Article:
This is NOT the Russian Meteorite Crater

There’s been a lot of really incredible videos and images of the meteor that streaked across Russian skies on Feb. 15, 2013… but this isn’t one of them.

I recently spotted it on YouTube, uploaded by several users and claiming to be a crater from the meteorite. Whether done purposely to deceive or just in error, the fact is that this isn’t from that event. Actually it’s not even a meteorite crater at all.

What this video shows is a feature in Derweze, Turkmenistan. It’s the remains of a 1971 drilling project by Soviet geologists. When the ground under their rig collapsed after breaking into an underground cavern full of natural gas, the geologists decided to set the borehole on fire to flare off the gases.

Panorama of The Door to Hell (Tormod Sandtorv/Wikipedia)
Panorama of The Door to Hell (Tormod Sandtorv/Wikipedia)

They assumed all the gas would soon burn off and the fire would go out. But it’s still burning today, nearly 42 years later.

The fiery glow from the circular pit has inspired the hole’s local name, “The Door to Hell.” You can find some photos of this infernal feature here.

Anyway, in the nature of not only informing but also preventing the spread of disinformation, hopefully this will help clear up any confusion for those who might run across the same video in coming days. News about the Russian meteor is still — no pun intended — very hot right now, and it’s likely that at least a few fraudulent articles might try to garner some attention.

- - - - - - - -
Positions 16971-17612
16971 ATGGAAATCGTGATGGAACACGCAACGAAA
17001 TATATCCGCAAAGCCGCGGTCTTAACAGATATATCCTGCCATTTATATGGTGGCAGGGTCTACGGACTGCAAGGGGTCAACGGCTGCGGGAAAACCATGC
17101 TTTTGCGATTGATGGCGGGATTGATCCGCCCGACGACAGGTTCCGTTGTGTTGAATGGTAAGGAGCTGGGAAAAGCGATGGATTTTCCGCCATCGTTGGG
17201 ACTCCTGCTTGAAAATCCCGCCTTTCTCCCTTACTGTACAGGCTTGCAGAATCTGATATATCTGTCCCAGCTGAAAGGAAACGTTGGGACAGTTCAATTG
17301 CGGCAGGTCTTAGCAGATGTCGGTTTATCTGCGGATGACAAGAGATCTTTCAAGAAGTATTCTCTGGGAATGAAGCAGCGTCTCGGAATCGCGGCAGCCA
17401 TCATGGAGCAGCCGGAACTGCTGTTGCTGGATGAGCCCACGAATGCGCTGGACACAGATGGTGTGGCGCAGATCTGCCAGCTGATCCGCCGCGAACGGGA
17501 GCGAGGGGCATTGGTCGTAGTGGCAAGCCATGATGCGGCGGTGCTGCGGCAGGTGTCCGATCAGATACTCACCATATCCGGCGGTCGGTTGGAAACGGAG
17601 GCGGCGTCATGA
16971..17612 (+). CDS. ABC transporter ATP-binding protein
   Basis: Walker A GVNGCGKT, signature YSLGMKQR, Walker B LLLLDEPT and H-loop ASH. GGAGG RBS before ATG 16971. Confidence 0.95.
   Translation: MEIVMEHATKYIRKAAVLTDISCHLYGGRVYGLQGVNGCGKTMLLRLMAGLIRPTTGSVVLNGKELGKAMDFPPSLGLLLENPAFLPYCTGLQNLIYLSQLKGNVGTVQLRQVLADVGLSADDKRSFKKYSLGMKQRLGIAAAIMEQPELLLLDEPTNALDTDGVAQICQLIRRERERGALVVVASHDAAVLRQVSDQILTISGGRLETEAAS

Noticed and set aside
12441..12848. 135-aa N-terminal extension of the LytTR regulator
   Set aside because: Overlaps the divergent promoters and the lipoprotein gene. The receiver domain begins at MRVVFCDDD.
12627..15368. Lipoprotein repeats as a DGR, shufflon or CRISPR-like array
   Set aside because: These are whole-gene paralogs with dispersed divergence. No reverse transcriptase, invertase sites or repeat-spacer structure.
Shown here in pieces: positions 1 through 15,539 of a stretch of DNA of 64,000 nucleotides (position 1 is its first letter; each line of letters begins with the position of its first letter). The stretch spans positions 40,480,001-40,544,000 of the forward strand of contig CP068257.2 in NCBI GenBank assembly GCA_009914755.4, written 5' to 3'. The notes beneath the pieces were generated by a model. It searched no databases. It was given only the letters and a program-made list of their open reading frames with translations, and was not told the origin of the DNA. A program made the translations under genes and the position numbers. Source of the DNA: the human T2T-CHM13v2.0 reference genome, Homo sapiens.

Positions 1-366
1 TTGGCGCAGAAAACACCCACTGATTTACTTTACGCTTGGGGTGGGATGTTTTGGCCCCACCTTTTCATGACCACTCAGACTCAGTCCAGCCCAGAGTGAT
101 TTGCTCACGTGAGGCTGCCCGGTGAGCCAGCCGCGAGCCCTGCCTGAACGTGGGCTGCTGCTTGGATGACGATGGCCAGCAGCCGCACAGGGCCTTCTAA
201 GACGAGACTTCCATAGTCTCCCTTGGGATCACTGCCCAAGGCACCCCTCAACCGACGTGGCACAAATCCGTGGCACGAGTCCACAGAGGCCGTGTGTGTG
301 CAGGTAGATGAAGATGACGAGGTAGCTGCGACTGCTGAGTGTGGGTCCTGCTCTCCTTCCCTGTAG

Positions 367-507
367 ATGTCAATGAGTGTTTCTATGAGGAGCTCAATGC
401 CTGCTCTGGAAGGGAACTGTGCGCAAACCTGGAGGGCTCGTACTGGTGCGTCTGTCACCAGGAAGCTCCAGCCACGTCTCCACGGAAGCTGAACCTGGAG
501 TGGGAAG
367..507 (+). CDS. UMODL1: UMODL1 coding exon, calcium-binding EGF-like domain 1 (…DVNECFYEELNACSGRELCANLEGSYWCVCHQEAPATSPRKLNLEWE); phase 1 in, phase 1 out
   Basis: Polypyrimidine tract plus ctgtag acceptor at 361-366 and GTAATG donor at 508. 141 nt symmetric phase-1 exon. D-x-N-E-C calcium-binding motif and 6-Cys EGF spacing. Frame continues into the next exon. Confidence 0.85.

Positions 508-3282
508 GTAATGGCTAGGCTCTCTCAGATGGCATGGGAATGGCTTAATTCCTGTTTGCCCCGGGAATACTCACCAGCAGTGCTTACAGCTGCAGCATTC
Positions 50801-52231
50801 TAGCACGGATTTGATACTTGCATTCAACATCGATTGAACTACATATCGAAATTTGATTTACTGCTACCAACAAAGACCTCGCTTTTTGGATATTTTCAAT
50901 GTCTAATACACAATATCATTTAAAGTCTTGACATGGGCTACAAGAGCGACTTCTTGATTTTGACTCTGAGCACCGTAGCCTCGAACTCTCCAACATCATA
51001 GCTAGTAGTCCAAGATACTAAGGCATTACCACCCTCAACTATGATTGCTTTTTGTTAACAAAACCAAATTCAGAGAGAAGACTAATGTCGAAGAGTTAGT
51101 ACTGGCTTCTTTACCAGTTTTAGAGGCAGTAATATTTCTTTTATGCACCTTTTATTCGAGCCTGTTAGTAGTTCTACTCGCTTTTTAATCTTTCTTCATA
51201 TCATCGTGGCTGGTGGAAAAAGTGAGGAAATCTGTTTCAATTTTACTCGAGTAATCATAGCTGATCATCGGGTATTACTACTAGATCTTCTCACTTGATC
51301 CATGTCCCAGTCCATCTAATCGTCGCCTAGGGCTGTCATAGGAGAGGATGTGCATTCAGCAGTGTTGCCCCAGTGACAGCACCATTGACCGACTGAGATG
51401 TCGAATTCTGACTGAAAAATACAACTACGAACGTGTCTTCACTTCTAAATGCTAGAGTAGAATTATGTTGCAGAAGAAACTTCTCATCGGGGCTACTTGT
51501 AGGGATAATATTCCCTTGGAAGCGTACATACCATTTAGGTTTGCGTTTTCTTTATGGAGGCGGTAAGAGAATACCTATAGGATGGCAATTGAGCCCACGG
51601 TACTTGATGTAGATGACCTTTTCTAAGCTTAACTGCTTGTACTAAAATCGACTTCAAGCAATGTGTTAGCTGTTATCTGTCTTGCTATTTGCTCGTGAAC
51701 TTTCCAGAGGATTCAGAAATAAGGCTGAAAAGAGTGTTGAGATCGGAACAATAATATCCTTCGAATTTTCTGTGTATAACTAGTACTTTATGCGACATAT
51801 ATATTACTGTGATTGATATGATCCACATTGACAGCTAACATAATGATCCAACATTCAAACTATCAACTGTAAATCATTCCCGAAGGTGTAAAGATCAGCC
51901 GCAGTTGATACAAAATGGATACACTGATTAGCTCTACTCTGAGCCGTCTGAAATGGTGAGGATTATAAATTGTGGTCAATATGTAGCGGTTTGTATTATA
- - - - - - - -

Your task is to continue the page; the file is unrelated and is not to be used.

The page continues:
If you want to see some real videos of the meteor, check out our original breaking news article here and see some photos of an actual resulting crater — icy, not fiery — in a frozen Russian lake here.

In order to not make for more easy hits on the incorrectly-titled video I did not set it to play. If you do still want to watch it, you can find it here.

14 Replies to “This is NOT the Russian Meteorite Crater”

  1. WOW! That is quite the ‘Oopsey’! The link above mentions the president of Turkmenistan has ordered the hole to filled in… good luck with that! I WOULDN’T want to be the heavy equipment operator doing the deed.. no sireee! Reminds of the coal mine fire in Pennsylvania that has been burning for 50 years…,_Pennsylvania

    1. Yeah Centralia came to mind!

      It’s amazing how quick the lies get posted, the hoaxers were spinning before the shockwave hit. I guess there’s some click profit in it somewhere, but it seems to be so natural for some people I wonder if there’s some kind of evolutionary pressure that makes hominids jump on the internet and lie about asteroids.

      Great to see Universe Today in there cracking on the liars.

      1. Eeyup… UT’s reporters and editors work long and hard to get the truth out. Cudo’s to them and all their hard work for doing that! The perps of half truths have an agenda.. it’s called stupidity. “Look what i can do!” followed by a snit fit dance while shaking their butts in our faces… BAD MONKEY! SIT!